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Law faculty approved combined degree

By Sam Salkin
The Hatchet
December 9, 2004

Incoming students can earn a combined bachelor's/law degree at GW starting in 2006. Law School faculty overwhelmingly approved the new combined degree program last Friday.

The measure was passed by secret ballot and is the final step in the creation of a program that is ready to be marketed for incoming classes.

The program, first proposed last year and pushed by University President Stephen Joel Trachtenberg, is similar to the seven-year bachelor's/medical degree program that GW has offered for more than a decade. It also mirrors programs at several other colleges, including St. John's in New York and the University of Pennsylvania.

Under the new program, students will spend their first three years at GW in the Columbian College of Arts and Sciences in a major of their choosing and will automatically move to the Law School during the beginning of their fourth year.

The 15-person program will most likely be implemented for the 2006 incoming class, University officials said. Officials said students in the program would benefit from tuition at a fixed rate for their six years at GW and get their degrees a year early.

"We believe that this program will allow the college to attract some superstars to their program," interim Law School Dean Roger Trangsrud said.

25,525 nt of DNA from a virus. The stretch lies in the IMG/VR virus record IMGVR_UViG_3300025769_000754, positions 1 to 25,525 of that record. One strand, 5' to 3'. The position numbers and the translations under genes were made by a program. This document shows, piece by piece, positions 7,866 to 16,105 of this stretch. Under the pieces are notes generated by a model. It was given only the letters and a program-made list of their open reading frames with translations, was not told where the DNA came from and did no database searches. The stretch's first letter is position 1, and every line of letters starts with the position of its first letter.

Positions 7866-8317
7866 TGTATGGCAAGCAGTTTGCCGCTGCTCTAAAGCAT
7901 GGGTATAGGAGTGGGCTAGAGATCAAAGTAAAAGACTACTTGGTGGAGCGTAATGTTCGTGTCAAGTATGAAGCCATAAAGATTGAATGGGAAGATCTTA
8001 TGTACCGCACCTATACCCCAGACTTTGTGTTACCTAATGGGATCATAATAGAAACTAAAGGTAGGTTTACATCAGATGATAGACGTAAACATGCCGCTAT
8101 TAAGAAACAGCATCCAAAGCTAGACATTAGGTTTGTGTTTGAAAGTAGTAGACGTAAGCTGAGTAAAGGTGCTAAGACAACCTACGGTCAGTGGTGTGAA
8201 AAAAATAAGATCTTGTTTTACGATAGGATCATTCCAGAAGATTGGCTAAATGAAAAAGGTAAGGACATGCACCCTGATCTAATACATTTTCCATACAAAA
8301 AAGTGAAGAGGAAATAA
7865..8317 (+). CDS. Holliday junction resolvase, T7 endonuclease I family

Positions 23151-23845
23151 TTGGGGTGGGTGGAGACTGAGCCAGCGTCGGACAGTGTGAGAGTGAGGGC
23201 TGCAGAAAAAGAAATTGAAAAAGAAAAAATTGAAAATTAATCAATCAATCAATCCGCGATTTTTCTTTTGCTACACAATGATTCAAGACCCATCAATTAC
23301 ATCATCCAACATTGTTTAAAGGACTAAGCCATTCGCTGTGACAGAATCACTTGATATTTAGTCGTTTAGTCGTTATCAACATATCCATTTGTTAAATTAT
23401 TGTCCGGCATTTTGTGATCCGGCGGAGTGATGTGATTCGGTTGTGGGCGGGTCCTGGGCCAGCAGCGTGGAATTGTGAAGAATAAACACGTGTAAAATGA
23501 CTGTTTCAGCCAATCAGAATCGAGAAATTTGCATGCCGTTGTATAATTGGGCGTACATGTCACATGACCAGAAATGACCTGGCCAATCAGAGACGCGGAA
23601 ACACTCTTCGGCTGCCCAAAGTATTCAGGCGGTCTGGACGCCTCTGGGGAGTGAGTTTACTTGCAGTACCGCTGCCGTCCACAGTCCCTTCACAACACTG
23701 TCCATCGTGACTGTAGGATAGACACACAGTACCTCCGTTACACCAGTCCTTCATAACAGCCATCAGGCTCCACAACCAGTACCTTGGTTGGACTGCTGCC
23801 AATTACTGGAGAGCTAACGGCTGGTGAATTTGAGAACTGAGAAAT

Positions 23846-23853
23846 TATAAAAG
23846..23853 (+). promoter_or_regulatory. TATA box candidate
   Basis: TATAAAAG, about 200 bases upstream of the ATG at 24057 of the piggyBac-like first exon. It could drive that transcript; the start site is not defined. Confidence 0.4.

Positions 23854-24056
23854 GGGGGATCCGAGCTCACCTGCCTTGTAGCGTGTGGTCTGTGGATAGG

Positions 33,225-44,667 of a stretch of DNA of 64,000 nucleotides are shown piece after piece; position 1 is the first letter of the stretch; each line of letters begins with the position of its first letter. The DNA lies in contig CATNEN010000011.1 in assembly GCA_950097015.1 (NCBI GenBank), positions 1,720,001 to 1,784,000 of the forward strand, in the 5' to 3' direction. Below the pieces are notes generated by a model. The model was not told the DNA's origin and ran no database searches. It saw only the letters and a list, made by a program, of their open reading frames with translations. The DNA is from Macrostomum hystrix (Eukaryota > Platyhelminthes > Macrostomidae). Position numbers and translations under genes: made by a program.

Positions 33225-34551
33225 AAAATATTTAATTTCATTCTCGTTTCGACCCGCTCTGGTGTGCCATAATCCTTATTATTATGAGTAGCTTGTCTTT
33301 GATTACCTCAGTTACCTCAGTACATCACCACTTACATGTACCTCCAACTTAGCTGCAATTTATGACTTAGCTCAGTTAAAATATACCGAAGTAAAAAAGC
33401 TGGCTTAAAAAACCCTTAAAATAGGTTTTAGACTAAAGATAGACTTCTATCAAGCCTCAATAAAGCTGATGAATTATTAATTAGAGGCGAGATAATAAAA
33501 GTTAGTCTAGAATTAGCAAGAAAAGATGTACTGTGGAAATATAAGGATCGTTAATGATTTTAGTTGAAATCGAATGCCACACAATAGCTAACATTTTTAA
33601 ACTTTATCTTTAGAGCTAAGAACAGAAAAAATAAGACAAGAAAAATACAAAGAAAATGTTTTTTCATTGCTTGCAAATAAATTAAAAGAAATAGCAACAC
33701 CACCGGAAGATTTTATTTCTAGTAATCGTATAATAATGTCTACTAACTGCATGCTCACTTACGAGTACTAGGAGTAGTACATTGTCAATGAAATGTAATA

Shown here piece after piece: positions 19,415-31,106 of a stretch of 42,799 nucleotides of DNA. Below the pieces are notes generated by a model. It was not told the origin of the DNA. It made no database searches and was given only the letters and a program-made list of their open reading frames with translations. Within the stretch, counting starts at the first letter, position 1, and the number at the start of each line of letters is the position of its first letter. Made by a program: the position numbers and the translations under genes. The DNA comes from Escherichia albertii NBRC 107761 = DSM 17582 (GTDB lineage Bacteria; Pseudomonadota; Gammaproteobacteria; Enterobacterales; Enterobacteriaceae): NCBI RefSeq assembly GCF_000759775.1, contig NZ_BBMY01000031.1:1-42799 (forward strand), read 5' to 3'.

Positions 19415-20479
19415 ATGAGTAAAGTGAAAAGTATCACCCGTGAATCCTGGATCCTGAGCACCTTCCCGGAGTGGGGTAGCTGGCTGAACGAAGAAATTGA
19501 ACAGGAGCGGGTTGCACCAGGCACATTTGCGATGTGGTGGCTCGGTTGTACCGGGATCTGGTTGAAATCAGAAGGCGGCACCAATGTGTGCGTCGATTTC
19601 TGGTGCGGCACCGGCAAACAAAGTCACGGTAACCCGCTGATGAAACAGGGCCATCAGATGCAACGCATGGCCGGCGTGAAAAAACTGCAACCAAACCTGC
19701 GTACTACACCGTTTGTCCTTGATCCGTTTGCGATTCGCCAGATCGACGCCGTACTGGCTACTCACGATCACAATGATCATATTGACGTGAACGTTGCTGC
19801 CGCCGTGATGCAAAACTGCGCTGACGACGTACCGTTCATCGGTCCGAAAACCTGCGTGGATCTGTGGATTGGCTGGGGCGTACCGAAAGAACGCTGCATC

Officials hailed the program because it involves collaboration between the CCAS and Law School.

"The Law School is excited to work with (CCAS) Dean (William) Frawley and CCAS," Trangsrud said. "Too often universities function in different dimensions and many schools don't interact with each other."

The combined degree program has been in the works for a year and a half. Law School faculty, who had been evaluating the program for several months, needed to approve it before it could be implemented.

Some professors had concerns about key components of the plan, including class size and whether the American Bar Association would be willing to grant waivers to GW students since they would not need to take the LSAT to gain entry to law school. The proposal was sent back to the Law School Curriculum Committee, which set the limit to 15 students and contacted the ABA to ensure that no additional certifications were needed.

"Some expressed concern about why we would want to encourage students to short circuit their undergraduate education," Jeffrey Gutman, associate dean of Law School Academic Affairs. "There is a benefit to experience classes outside their field to broaden horizons. Things like minors and learning a new language would be lost with three years of undergraduate education."

Students in the program may also participate in a living and learning community and have special advisers.

"We also hope that the Law School faculty will teach a course or two for the students, perhaps a Dean's Seminar, and work as mentors for them," Frawley wrote in an e-mail. "In addition, we will set up in CCAS special learning and advising experiences for the students, very likely including a unique living-learning community for them as freshmen."